— A blow for ISPs? Electronic Frontier Foundation policy analyst Katharine Trendacosta, whose group backed the measure in California, said the decision to reinstate key aspects of the original bill signaled a big loss for the telecom industry’s lobbying campaign. “A lot of the things that ISPs have been targeting are back in this bill,” she told MT. “This sends a pretty strong message that this is a fight that isn’t going to end quietly.”
— CTIA, a trade group that represents AT&T, in a statement called the revived measure a “flawed and consumer unfriendly approach” that “will jeopardize the benefits of technology in the state and lead to increased costs for Californians.” And California Cable & Telecommunications Association president Carolyn McIntyre, whose group represents Comcast, told MT that “to the extent that they are putting back provisions that were removed from the bill,” CCTA’s past opposition to the original measure “likely” remains “on point.”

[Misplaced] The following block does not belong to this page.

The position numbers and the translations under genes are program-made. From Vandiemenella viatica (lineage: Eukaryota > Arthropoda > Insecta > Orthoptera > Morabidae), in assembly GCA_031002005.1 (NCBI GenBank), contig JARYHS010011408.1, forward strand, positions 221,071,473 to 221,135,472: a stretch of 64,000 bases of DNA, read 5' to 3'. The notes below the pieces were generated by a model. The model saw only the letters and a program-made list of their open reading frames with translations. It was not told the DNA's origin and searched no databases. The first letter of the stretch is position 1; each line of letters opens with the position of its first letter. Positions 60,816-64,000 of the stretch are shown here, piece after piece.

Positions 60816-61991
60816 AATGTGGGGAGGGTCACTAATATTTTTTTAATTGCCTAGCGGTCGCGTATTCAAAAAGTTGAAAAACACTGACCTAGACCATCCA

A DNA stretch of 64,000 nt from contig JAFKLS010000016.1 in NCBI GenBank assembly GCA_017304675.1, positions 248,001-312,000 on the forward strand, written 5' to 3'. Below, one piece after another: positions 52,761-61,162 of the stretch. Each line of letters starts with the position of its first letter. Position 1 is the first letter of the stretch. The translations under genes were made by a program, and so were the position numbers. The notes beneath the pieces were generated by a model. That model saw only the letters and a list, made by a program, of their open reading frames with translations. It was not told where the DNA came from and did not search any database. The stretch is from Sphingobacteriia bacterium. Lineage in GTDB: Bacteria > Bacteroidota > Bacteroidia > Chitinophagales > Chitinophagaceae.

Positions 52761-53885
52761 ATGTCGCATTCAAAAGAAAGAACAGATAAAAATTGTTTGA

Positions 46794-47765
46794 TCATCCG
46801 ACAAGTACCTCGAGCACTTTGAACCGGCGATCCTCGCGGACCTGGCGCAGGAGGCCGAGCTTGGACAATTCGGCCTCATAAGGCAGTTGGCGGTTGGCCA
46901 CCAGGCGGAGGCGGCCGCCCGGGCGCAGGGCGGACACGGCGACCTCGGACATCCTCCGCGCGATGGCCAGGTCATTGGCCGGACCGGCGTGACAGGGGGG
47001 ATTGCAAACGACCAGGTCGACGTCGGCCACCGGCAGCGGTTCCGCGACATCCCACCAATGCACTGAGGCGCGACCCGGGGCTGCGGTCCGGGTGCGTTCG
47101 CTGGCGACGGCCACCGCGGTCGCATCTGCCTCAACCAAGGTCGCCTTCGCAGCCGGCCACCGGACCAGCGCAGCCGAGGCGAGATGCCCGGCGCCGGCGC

AI-MING BIG — A group of nonprofits, scientific organizations and tech experts is urging the White House to solicit public comments on artificial intelligence policy. In a July 4 letter addressed to the Office of Science and Technology Policy, the signatories are critical of a recent White House summit on “AI and American Industry,” during which they say “many critical issues in the AI-field were not discussed.” The letter, spearheaded by groups including the Electronic Privacy Information Center and the American Association for the Advancement of Science, said a public comment process could better “incorporate the concerns and opinions of those whose lives will inevitably [be] impacted by the growing use of AI technologies.”